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by: Contributed photo, Mark Thorson is ahead of older brother Ryan Thorson at quarterback on the Western Oregon depth chart.

Imagine spending your whole life playing the position of quarterback - investing all your essence and being into the role of field general.

Then imagine having your younger brother beat you out for the starting job on a winning college team.

That is precisely the dynamic at work in Monmouth, where former Sandy High School quarterback Mark Thorson is atop Western Oregon University's depth chart, above older brother Ryan.

It's been that way since the beginning of the 2005 football season.

Blessing or a curse?

'It's been a huge blessing,' says Mark Thorson. 'Obviously, on the field, we're competitors. But once we step off that field, we're brothers.'

The quarterbacks' father, Greg Thorson, a girls tennis coach at Sandy, tells a story of how the family held a hypothetical discussion prior to the men playing together in Monmouth.

'We said 'Ryan, what if Mark beats you out?',' says Greg Thorson. 'And Ryan said: 'First of all, Dad, he's not going to beat me out. But if anybody is going to beat me out, I'd want it to be my brother.' '

Little Brother delivered on that threat.

And guess what? He has Western Oregon playing at an extremely high level.

The Wolves are 5-2, and that includes a 4-0 start.

And during that 4-0 start, the Wolves beat old foe Linfield, which hadn't lost a regular season game in 41 tries.

'That was a huge burden off our shoulders,' says Mark. 'I had a bunch of alumni - men in their 70s and 80s - come up to me after the game and say 'Thanks for beating those Wildcats.'

'It's a big deal. That rivalry used to be really huge. To get that win restored order a little bit.'

The positive turn-of-events has to be bittersweet for Ryan Thorson, but Big Brother seems to be handling things just fine.

'It was hard on Ryan, but I'm very proud of him,' says Greg Thorson.

And having Big Brother around provides Mark Thorson with his own personal mentor.

'He's extremely knowledgeable in the game, which has helped me out a ton,' says Mark Thorson. 'Just having him around is almost like having an extra coach around.'

'I trust the coaches' decision,' Ryan Thorson recently told Western Oregon's Alumni magazine. 'And I am thrilled that Mark has played so well. As much as I want to play, I understand the situation, that only one quarterback at a time can play.'

And Western Oregon's offensive unit has put up some big numbers in Mark Thorson's command. Such productivity has earned the Wolves some attention from folks in high places.

'We've had NFL scouts at our practices once or twice a week,' says Mark Thorson. it possible that Mark Thorson could follow the path of Linfield's Brett Elliott? (Elliott went from Linfield to the pros - he was signed as an undrafted free agent by the San Diego Chargers in 2006.)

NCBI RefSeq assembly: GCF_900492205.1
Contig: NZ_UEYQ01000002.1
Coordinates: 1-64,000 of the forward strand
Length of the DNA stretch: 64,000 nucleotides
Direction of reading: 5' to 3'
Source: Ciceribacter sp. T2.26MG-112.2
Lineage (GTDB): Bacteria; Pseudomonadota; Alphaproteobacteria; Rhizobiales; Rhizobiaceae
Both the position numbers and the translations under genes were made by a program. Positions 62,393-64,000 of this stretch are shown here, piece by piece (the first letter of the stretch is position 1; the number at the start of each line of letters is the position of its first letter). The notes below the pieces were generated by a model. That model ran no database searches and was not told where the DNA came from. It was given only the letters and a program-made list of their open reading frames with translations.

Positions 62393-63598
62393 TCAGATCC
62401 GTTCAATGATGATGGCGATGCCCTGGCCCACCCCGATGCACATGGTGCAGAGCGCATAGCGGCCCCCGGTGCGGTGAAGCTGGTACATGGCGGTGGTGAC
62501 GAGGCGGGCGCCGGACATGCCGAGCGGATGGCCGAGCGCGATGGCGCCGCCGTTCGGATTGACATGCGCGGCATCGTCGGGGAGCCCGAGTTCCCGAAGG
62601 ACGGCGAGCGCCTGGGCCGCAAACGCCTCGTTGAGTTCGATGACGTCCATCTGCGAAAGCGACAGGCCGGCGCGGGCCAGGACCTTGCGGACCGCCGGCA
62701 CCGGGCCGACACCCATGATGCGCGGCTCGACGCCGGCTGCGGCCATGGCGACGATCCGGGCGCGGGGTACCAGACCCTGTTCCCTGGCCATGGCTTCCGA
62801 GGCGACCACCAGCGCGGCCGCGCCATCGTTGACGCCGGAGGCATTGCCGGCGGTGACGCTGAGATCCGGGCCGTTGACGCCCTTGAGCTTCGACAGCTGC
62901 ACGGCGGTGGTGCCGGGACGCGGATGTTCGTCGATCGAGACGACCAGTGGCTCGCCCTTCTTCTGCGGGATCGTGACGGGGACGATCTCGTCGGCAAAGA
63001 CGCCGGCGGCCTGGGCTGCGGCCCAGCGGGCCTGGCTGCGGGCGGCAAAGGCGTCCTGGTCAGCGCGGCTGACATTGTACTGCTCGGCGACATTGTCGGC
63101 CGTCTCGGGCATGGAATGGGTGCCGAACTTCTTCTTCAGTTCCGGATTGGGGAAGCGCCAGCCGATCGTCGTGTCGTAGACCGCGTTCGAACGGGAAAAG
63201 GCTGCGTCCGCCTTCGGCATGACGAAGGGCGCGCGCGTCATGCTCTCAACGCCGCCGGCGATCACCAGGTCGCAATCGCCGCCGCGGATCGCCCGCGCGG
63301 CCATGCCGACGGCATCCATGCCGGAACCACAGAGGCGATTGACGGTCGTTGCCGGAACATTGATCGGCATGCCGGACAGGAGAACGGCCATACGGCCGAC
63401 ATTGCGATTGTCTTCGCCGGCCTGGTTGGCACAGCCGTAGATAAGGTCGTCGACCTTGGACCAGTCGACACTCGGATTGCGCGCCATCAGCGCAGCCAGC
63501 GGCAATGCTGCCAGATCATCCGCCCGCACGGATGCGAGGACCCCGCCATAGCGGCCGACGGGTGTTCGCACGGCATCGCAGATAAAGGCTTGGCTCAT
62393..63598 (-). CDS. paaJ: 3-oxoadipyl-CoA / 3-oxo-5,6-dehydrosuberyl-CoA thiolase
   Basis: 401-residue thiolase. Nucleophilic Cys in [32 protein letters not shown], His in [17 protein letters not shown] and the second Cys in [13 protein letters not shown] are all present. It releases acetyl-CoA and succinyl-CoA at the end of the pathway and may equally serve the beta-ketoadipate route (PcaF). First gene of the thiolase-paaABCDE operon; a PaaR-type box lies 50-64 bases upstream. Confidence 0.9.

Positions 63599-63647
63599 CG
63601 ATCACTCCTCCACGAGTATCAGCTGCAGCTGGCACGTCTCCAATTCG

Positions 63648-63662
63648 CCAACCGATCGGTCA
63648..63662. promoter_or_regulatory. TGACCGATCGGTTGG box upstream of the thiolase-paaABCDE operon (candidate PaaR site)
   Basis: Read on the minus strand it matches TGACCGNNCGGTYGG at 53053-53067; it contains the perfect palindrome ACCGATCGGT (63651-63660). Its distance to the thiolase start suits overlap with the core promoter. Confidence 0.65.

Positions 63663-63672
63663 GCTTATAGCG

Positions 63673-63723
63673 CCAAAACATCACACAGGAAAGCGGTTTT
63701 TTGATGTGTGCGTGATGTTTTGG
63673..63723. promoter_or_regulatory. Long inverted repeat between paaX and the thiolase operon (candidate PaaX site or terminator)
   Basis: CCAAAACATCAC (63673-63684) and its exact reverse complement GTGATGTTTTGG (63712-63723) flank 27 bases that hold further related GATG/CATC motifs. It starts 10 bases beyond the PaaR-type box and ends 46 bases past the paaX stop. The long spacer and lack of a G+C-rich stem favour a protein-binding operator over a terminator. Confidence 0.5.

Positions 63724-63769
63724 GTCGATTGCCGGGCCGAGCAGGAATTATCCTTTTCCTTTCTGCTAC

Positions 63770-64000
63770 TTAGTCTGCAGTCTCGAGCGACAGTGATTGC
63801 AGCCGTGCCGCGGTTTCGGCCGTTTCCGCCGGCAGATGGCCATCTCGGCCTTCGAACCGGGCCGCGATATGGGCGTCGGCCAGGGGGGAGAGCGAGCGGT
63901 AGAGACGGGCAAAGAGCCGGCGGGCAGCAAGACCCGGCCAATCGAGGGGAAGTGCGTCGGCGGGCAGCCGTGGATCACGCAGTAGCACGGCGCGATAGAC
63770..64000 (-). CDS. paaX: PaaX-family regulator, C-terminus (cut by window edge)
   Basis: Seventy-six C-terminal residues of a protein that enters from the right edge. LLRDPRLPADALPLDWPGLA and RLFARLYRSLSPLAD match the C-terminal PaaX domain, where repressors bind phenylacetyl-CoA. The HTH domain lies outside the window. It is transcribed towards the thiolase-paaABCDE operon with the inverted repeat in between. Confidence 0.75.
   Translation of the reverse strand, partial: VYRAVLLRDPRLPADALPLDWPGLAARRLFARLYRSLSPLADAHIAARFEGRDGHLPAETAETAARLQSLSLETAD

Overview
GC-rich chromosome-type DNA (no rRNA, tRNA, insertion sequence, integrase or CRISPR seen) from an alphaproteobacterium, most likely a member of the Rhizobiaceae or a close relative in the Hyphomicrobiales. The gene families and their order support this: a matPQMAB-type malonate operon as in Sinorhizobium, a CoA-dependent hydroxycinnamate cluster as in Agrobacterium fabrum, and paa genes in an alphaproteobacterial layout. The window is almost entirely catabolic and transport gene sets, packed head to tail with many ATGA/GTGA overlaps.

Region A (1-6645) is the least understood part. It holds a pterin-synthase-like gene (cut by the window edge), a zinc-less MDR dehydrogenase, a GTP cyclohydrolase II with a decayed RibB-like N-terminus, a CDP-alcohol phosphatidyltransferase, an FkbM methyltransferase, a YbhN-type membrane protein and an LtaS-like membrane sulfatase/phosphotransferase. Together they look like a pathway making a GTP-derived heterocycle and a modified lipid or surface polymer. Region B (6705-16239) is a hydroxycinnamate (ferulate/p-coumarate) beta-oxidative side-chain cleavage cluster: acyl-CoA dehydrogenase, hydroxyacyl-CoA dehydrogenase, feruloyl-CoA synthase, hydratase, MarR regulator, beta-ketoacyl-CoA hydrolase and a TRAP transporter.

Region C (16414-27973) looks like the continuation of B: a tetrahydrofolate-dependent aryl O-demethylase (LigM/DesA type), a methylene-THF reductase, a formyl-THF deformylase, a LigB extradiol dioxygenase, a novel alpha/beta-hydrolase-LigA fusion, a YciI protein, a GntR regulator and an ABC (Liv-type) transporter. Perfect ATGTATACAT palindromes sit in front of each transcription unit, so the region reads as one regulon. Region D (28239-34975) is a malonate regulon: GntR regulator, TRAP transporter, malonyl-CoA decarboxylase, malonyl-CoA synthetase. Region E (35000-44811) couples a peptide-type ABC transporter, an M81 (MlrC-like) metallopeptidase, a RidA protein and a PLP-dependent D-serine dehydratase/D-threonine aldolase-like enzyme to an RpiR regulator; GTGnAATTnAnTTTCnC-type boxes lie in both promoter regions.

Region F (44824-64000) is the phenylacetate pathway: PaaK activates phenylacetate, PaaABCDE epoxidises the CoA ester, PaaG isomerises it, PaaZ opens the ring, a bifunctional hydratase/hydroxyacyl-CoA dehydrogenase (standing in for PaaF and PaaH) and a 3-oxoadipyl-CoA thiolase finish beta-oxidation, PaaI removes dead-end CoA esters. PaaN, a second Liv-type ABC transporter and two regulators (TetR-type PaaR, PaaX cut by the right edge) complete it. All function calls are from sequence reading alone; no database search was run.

'Playing professional football after college is definitely a goal of mine,' says Mark Thorson. 'And it's an attainable one.'

The road to pro ball is fraught with dashed hopes and broken dreams, though.

Elliott, after all, was unceremoniously released from the Chargers' practice squad in September.

But Mark Thorson is shrewd enough to realize that - if the NFL doesn't come calling - there are still other options.

'There's so many different levels (of professional football),' he says. 'There's Arena 1 and 2, Canadian football, there's NFL Europe… I've just got to keep working and keep improving. It's all about opportunity.'

And measurables.

Which shouldn't be a problem for Mark Thorson, who stands 6-feet, 6-inches and 230 pounds.

Born quarterback

There's no lack of instincts in Mark Thorson's game, either.

He only played football his senior year at Sandy - the 2002 season - but he earned an honorable mention nod on the All-Conference team that year.

'My dad was big on us being leaders,' says Mark Thorson. 'I was a point guard on the basketball team, and you know, goalie is a big leadership position. So I kind of already had developed those kind of characteristics a quarterback needs.'

Here and now

Mark Thorson has the Wolves sitting pretty at 5-2, but a playoff berth may be too much to ask this season. (Western Oregon may be the odd man out in the NCAA Division II's fairly convoluted rankings system.)

Next year might be a different story though, as the program builds momentum, and - possibly - more scholarship capabilities.

But for the time being, the brothers are content to see how this season plays out.

And Mark Thorson is happy to have Big Brother as his back-up on the depth chart.

'It's pretty remarkable, actually, what he's done,' says Mark Thorson. 'To be able to do that is pretty admirable. I thank him all the time.

'It's pretty special.'

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